Idaho’s transportation system ranks among the top 10 in the nation for efficient use of resources and the condition of its highways, according to an independent analysis released recently.
The report ranks Idaho’s highway system at No. 8, an improvement of three places from the previous year. North Dakota continues to lead the nation, followed by South Carolina, Kansas, New Mexico, Oregon, Georgia and Kentucky.
Those rankings were part of the 15th annual report, "Performance of State Highway Systems," by David T. Hartgen. The professor of transportation studies at the University of North Carolina at Charlotte has produced the assessment of highway systems since 1984. He established the Center for Interdisciplinary Transportation Studies at the university and continues to teach and conduct research in transportation policy.
The study tracks the performance of state-owned highways using 12 indicators, ranging from revenues and expenditures to pavement and bridge conditions, congestion, crash statistics and other criteria. Rankings, according to the study’s overview, are based on spending and performance data submitted to the federal government by each of the state highway agencies.
To determine relative performance, the state highway budgets (per mile of responsibility) are compared with system performance, state by state, the report indicates. “Highly ranked states typically have good-condition systems along with relatively thin budgets.”
While Idaho’s performance improved, several national indicators declined in 2004 – the latest year covered in Hartgen’s report.
“After six years of generally improving performance from 1998 to 2003, capital funding for the U.S. highway system stalled and several key indicators turned down,” according to the report.
“Expenditures for major highway improvements declined in 2004 for the first time in 21 years as the states waited for Congressional action on a new highway program. That action did not come until August 2005. With prices for construction materials also on the rise, the effective drop in capital funds was 6.3 percent. Attention to maintenance increased slightly, but the effort was not enough to forestall declines in system performance.”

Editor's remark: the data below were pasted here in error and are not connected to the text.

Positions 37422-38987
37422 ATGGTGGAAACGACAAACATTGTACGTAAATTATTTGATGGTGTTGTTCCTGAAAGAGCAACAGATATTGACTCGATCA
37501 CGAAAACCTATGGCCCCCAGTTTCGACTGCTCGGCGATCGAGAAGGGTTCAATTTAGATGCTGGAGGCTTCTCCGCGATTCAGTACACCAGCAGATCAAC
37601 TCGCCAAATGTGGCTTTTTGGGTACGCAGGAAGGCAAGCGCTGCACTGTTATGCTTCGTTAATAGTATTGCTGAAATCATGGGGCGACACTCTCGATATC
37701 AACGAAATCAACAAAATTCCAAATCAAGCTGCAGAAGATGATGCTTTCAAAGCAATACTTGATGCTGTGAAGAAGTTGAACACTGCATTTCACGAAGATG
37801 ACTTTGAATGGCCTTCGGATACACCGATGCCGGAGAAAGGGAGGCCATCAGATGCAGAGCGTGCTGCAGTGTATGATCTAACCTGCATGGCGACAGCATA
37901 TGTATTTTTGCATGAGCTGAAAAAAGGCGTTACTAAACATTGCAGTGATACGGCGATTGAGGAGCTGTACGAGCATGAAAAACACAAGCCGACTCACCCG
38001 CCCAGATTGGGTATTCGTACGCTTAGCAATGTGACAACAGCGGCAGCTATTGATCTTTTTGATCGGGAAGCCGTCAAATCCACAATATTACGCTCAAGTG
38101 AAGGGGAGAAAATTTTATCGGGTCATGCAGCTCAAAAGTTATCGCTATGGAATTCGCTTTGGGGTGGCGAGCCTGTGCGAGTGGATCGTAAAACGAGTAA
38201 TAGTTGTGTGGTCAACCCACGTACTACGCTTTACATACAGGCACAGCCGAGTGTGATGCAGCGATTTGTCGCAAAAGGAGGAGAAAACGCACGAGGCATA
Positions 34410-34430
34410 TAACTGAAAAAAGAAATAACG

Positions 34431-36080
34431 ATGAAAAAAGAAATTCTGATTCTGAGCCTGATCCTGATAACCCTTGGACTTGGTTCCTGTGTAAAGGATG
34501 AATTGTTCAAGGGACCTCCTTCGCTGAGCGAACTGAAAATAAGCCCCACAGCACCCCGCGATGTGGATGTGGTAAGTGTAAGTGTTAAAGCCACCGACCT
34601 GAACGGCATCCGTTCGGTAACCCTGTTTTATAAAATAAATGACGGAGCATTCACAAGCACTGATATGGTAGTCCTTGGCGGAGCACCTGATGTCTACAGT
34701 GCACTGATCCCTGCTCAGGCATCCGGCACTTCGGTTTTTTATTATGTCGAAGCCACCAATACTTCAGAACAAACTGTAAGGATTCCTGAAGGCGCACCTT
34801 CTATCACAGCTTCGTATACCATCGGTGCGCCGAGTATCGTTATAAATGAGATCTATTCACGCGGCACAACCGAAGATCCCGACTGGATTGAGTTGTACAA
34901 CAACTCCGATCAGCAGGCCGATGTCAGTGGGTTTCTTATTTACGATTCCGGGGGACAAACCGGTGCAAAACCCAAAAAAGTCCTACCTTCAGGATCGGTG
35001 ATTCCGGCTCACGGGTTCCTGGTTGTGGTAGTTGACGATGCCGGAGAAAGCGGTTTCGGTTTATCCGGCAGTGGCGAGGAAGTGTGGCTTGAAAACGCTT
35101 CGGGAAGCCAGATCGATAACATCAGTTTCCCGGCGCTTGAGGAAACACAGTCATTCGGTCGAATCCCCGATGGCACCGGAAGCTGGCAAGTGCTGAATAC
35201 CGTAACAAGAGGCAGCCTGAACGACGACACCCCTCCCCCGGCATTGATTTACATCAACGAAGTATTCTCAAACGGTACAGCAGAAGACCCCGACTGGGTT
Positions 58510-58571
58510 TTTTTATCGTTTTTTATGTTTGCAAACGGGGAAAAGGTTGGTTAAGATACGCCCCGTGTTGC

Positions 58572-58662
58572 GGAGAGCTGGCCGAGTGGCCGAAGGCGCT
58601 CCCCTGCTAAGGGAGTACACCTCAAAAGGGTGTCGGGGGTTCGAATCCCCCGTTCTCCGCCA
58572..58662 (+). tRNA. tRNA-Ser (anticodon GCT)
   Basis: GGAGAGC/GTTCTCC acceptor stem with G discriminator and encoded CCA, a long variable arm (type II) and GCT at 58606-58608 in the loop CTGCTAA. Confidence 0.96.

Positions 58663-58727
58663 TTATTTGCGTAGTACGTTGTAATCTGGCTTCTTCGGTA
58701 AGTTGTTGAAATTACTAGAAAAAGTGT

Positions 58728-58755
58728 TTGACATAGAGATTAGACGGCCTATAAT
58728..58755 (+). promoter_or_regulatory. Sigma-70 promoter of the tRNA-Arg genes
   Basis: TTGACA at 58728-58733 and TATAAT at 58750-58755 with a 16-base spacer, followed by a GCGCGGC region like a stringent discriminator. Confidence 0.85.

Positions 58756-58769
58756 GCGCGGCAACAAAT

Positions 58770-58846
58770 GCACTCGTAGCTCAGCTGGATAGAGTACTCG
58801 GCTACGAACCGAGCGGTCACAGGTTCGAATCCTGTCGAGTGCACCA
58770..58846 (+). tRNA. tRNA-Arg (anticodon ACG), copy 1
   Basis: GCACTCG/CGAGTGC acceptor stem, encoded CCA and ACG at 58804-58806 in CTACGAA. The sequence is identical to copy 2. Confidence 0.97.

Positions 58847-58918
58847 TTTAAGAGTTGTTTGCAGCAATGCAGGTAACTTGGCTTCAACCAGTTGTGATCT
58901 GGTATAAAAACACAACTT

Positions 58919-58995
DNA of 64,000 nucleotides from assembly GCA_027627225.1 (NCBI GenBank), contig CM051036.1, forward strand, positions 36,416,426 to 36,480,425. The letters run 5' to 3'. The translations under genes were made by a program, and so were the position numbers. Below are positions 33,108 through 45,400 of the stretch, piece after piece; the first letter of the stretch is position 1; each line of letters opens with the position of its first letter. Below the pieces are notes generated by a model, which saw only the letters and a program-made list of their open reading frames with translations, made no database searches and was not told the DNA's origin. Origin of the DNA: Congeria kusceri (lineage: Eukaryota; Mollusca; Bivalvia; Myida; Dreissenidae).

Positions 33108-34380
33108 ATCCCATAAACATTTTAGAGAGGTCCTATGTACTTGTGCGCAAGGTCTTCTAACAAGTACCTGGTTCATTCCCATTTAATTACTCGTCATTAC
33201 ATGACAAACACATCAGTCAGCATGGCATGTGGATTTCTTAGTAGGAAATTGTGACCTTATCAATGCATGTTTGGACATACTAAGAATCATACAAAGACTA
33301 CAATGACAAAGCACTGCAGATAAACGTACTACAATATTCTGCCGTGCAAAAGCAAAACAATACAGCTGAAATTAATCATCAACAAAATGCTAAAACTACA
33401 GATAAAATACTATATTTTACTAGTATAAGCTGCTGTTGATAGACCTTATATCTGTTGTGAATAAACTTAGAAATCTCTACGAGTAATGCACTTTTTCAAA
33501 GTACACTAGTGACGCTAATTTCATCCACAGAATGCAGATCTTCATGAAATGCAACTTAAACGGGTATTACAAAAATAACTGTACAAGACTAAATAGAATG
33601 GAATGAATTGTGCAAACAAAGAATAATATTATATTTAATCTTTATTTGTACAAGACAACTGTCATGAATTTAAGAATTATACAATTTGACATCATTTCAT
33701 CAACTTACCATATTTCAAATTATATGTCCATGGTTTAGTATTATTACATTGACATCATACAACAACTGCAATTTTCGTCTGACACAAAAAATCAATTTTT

Congestion remains a growing concern nationwide. More than half of the urban interstates remain congested and one-fourth of the bridges still are considered deficient, according to analysis of government highway performance data.
“… lack of progress in reducing congestion is cause for serious concern. It is simply unacceptable for half of the urban interstates to be congested. In order to make progress, states need to re-think their priorities and focus more on congestion reduction and mobility provision.”
Declining conditions are even more “dramatic” on rural interstates, where about 92 miles fell into poor condition between 2003 and 2004. The condition of the major rural highways also worsened.
There is some encouraging news, according to the report.
“The percentage of deficient bridges continued to improve, extending a long-term trend; but one-fourth of the bridges are still rated deficient.
“Delays in passing the new highway program slowed highway capital improvements and led directly to performance declines between 2003 and 2004. Congress’s passage of new federal highway legislation came just in time to avert declines in highway performance…
“Further investment, as well as wise prioritization, efficient disbursement of resources and leverage of resources, where available, will be necessary to address the condition of state-owned roads,” the report concluded.
States that significantly improved their ranking include Vermont, Oklahoma, Maine, Virginia, West Virginia and Arkansas. Among the states with the greatest declines in performance were Alaska, Alabama and Utah.